This is how I make large wheels using a disc sander and a very simple but effective jig. When I say large wheels, I mean the size of wheels that cannot be made using the fly cutter, which is another method for making wooden toy wheels.

large wheel maker01

In the image above, the green represents the jig, very similar to a bench hook. The blue disc is the wheel, and the red dot in the middle is the axle.


Showing the underside of the wheel making jig, with two dowel pins fixed in place.


Once again the top of the jig, this time without the wheel to show the dowel. Measure the radius from the face of the disc to drill the hole. I use the same jig with holes at different radii for wheels of different sizes.

Note that the dowel is a press fit, not glued in place. To do this, I cut a slot in the dowel to make it easier to insert and remove without being too loose.

Woodworking Tip: Note that it is good practice to cut the slot in the dowel along the grain and not across it.

Start by marking out the size that I want using a pair of compasses. Sometimes I paste a paper template onto the work-piece. Whichever works best, and the important part is to drill the hole for the axle first.

Using a scroll saw, a band saw or even a jigsaw, I cut out the disc as close to the line as possible trying not to touch it.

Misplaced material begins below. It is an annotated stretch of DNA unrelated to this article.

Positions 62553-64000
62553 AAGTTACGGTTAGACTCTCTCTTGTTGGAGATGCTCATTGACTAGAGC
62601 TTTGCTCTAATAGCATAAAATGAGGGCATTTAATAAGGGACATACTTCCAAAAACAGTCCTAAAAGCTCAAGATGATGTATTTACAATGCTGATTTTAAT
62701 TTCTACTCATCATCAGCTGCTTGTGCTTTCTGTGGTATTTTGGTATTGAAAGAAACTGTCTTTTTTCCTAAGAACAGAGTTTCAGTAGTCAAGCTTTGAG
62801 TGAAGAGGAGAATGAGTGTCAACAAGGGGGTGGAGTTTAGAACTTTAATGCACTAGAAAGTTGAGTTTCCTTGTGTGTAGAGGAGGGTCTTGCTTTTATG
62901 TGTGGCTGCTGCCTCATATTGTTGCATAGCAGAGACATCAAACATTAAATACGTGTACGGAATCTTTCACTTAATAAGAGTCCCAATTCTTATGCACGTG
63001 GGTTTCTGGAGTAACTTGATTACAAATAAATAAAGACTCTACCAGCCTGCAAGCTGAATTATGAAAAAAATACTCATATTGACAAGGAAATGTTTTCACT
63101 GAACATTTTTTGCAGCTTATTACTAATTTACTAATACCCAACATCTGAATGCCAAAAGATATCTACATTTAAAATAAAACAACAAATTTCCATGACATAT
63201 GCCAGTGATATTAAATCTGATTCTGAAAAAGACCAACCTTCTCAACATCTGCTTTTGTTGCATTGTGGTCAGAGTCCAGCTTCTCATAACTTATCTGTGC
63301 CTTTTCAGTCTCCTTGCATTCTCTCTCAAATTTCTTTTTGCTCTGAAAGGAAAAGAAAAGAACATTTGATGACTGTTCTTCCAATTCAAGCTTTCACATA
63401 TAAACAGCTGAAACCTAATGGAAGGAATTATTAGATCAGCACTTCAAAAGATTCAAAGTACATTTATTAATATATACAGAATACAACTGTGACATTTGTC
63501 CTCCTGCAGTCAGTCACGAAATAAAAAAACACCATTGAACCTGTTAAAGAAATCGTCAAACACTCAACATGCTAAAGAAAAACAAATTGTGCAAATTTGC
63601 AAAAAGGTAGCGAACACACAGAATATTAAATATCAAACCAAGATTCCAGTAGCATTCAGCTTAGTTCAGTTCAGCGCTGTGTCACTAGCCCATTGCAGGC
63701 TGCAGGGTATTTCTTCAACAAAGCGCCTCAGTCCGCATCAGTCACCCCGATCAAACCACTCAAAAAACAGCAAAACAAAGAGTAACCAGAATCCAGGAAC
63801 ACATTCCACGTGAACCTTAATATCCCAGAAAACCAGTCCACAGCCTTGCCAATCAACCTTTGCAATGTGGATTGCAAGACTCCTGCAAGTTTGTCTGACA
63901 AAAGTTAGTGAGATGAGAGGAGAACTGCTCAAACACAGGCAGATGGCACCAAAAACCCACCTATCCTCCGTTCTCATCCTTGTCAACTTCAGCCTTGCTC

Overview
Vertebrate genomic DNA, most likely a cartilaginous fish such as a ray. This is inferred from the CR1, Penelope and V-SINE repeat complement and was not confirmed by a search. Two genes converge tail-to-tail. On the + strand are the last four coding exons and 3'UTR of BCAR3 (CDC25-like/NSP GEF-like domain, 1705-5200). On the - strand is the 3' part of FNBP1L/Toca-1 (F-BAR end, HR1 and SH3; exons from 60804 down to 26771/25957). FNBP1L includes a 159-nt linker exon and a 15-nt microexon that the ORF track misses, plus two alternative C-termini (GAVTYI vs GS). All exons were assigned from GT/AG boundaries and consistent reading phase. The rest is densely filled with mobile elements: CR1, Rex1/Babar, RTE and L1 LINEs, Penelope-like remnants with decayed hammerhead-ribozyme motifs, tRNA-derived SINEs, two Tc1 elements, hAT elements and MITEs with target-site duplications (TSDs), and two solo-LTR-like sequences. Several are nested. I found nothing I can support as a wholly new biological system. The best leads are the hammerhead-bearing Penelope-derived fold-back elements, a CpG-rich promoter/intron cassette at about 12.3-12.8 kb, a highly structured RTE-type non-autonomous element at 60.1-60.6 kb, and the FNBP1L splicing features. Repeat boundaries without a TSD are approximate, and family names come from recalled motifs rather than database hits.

Place the rough cut disc on the dowel, it should be able to rotate freely without too much slack.

Start the disc sander, place the jig on the table with the underside dowel diagonally across from the wheel touching the edge of the table.

This allows me to pivot the jig by applying gentle pressure against the sanding disc and rotating the wheel at the same time. Too much pressure and you burn the wheel.

Slow and gentle is best until you have turned a complete circle, sliding the jig back and forth as you would with any other work-piece.

Viola! You now have a perfectly round large diameter wooden wheel. Not only that, you can make as many as you want and they will all be exactly the same size.

Wooden toy wheels with treads

wooden toy wheels with treads

How to make wheels with treads, typically used in wooden construction toys.